10 November 2010

Research you can re-Search

Research you can re-Search

I've made lots of notes I'll never read again, because they are on paper and I can't search them.
There are now lots of tools for recording research and searching it. Here are my favourites.

Word Outline

PBWorks Wiki




Acrobat OCR



Word Outline View

I covered this when looking at long documents
- you can see the overall picture, or drill down to details instantly
- you can move text around, with all the associated paragraphs
- you are writing in the native format your final work will be in


Wiki - eg the one at PBWorks.com (free for non-commercial use)

* write ideas as they come to you, and access them from anywhere
* and it is very good at Greek and Hebrew, even on a Mac.
* you can paste complex Unicode Biblical Greek & Hebrew from Word, or from a web page
 (you can't paste straight from BibleWorks, so paste into Word, then copy and paste from there)
* this works just as well on a Mac as a PC, because you are using the web


The point of a Wiki is that is written in a disorderly way, but it organises itself
* you quickly write down an outline, then expand it by highlighting a word or phrase and starting a new page
* or you simply write individual pages and bring them together later
* search is pretty good, so you can find pages where you’ve already written on something


Zotero (free)

* stores and searched web pages, PDF files
* great for grabbing a web page and storing it with a date
* it automatically stores the complete PDF from periodical sources like JStore
* if you are in a library catalogue, it can grab all the bibliographic data
* then you can add summaries of the book as you read it
* it can integrate with your word processor to export in all the standard formats, eg Cicago style
* with the add-on to search PDF files, it will automatically index them for instantly finding text
* just type a work, and it lists all the web pages & PDF files or summaries including that word
* you can highlight sections of a web page or PDF and it stays highlighted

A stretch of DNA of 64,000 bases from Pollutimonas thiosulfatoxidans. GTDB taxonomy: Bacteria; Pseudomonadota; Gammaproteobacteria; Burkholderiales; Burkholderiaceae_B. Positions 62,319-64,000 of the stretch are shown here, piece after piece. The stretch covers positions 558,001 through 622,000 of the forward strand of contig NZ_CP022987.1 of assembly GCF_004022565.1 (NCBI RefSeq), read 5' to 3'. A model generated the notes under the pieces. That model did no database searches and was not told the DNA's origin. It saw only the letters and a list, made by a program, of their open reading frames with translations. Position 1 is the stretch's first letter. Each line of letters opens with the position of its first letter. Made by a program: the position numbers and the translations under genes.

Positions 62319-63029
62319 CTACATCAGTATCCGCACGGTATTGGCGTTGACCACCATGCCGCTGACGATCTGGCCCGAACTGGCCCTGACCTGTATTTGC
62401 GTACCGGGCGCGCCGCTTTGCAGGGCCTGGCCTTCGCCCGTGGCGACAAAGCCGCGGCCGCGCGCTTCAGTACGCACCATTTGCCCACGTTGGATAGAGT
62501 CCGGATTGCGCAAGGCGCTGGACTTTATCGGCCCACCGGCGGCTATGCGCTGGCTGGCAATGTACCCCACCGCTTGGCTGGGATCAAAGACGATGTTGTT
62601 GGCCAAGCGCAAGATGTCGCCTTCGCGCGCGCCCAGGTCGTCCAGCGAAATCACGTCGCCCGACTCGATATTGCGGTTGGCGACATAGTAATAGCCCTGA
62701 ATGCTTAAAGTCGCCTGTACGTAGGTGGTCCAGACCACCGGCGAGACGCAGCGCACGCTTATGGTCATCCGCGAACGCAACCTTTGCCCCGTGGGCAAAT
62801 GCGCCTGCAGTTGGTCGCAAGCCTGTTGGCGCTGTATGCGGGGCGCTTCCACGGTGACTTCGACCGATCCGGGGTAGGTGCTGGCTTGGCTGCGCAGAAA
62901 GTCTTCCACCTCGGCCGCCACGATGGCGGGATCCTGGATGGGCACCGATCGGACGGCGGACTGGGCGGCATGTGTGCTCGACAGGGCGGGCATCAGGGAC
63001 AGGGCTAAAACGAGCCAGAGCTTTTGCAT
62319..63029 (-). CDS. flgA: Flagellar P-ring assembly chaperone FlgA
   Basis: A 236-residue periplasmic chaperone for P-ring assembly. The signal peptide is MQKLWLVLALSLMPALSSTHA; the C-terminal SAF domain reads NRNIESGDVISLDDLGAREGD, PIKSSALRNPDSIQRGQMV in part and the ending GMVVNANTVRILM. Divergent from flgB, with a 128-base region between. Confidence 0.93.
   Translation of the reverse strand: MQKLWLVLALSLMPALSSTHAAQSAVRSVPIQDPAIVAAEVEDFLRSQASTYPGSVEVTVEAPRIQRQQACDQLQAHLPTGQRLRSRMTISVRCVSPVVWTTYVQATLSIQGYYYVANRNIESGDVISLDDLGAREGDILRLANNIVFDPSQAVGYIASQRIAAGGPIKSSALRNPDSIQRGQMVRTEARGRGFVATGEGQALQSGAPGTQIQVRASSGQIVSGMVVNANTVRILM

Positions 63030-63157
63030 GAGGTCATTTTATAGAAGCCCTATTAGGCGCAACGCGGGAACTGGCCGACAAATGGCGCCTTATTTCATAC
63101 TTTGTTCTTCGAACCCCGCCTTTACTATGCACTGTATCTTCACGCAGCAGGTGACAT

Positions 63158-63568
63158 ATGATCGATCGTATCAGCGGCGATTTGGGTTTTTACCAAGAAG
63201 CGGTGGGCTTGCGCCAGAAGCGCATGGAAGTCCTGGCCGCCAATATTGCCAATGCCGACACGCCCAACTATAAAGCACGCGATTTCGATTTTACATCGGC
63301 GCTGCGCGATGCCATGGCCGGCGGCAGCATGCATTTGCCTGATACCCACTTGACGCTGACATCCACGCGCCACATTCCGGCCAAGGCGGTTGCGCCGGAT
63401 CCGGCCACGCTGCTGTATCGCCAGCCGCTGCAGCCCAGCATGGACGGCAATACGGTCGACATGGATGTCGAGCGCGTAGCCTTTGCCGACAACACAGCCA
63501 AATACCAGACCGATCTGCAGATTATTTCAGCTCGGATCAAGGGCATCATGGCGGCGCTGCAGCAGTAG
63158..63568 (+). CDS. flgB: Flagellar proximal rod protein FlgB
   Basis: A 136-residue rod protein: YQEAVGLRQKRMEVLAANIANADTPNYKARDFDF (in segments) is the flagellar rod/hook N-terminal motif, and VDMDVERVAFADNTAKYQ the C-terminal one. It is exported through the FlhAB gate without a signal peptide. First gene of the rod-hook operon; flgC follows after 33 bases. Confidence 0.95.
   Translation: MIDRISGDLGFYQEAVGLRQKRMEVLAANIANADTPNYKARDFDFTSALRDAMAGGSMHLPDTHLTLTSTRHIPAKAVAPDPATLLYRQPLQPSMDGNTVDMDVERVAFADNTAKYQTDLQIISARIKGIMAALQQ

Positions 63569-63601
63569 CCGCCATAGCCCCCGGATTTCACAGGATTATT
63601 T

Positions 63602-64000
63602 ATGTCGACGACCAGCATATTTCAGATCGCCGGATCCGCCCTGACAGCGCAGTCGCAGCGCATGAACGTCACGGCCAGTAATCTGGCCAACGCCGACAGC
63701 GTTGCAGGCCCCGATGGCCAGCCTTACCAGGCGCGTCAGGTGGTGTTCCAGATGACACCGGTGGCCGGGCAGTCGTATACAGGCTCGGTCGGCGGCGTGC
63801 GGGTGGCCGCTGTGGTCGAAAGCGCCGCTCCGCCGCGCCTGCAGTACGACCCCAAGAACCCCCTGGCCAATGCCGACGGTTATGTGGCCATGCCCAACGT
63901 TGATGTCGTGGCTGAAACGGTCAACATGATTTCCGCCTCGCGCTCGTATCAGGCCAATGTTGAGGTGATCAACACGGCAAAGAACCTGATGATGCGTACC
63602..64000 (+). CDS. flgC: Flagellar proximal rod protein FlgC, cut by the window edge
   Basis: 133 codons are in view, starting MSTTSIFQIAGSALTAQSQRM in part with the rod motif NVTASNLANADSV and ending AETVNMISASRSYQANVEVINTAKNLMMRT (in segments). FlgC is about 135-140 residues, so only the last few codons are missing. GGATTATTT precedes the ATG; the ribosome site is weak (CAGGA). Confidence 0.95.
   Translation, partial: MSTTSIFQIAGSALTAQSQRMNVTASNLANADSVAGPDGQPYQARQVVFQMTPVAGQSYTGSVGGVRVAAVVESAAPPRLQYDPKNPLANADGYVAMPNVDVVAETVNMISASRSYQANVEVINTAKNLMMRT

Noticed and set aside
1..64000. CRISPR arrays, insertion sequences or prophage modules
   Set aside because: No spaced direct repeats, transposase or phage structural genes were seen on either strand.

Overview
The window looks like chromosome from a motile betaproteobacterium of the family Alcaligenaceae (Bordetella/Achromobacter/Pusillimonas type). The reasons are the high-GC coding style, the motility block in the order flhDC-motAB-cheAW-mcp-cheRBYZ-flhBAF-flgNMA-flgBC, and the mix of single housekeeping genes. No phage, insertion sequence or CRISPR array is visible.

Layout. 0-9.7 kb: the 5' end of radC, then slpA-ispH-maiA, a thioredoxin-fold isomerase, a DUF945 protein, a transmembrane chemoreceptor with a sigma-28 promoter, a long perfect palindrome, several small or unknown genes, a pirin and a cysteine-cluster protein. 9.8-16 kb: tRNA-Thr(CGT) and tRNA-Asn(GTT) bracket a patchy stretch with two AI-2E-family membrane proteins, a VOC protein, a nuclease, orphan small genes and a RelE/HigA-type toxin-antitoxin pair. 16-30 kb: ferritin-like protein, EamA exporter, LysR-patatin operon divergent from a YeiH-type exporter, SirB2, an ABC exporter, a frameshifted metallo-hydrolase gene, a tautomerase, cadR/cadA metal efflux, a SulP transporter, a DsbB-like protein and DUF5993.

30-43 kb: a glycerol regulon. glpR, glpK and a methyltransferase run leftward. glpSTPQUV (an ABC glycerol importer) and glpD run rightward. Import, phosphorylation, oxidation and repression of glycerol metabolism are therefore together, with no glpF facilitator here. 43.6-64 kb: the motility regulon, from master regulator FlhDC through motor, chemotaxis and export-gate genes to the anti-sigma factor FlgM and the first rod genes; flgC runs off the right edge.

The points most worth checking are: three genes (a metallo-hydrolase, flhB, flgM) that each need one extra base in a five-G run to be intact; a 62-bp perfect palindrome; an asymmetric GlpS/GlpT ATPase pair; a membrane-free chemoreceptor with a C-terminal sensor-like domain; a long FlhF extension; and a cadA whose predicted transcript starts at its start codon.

* you can categorise stuff in multiple ways * esp tags and folders.
* you can ;sync your Zotero database with several computers, BUT your attached files don't sync
* so put them into a Dropbox or SugarSync folder (more of that another time)
Zotero doesn't index Word docs (don't know why), so do this:
* click on the "+" and link to the Word file.
* double-click on the file to open it, then select all the text and Copy it
* paste the text into the "Note" area in Zotero. These notes are automatically indexed.


Foxit for PDFs (free version)

* Endnote is probably better than Endnote at integration with Word and online backup
* but it isn't so good at quickly grabbing just anything (web pages, word docs) and indexing them
FoxIt for PDFs (free version)
* everyone uses Acrobat PDF reader by default, until they discover FoxIt
* there’s a free and a paid-for version, but the free one is much more powerful than free Acrobat
* much smaller, quicker to load, you can use it to annotate PDFs, highlight bits, and add notes
* but the killer feature is the ability to search multiple PDF files
* by default it searches your whole computer, so tell it to search you Documents
* or, if you are organised, just the folder with PDFs, or your Zotero folder


Search everything with FileLocator (free version)

* Zotero is good at searching your web pages & PDFs & your document, if you’ve added them
* FoxIt is wonderful at searching all PDFs and shows results in context one at a time
* FileLocator searches everything, and shows you results in context all at once
 (Google desktop is also good, and even the Find built into Windows is now very good,
  but they only work well if they have already indexed everything, and this can slow down
  your computer considerably)

Check out Qiqqa.com - a new free tool which indexes and searches PDFs, synchronises them across several computers. , and even OCRs them if they are scans. 


OCR (Optical Character Recognition)

* in the bad old days you had photocopies, which you can search only by eye
* then OCR came along, which was like employing a really bad typist who makes lots of errors
* you can search it, but it is hard to read when there are even occasional errors
* and of course any Hebrew or Greek turns to gibberish
* you get a free OCR program with any scanner you buy
* then Google books came along and showed a new way to do OCR
* you keep the picture of the scan, but invisibly superimpose the OCR
* there are still OCR errors, but they don't matter much, and you can read the Greek & Hebrew
Now everyone can make Google-book-style documents
* Nuance.co.uk is good, but the free version doesn't do OCR - you need to pay about £100
* Acrobat Pro is better, esp when a scan has a "gutter" (the bent faint bit in the spine of the book)
  but this costs more (about £130 with a education discount).
* we use Acrobat Pro on the photocopier at Tyndale, so all scans become searchable


EverNote.com is a free alternative

* you don't need a scanner or an OCR program. Just a free account
* you take a photo of a page on your phone, and send it to your online account
* it turns into a picture of the page with an OCR layer
* you can also clip and save web pages
* they have search software which works on most phones and computers

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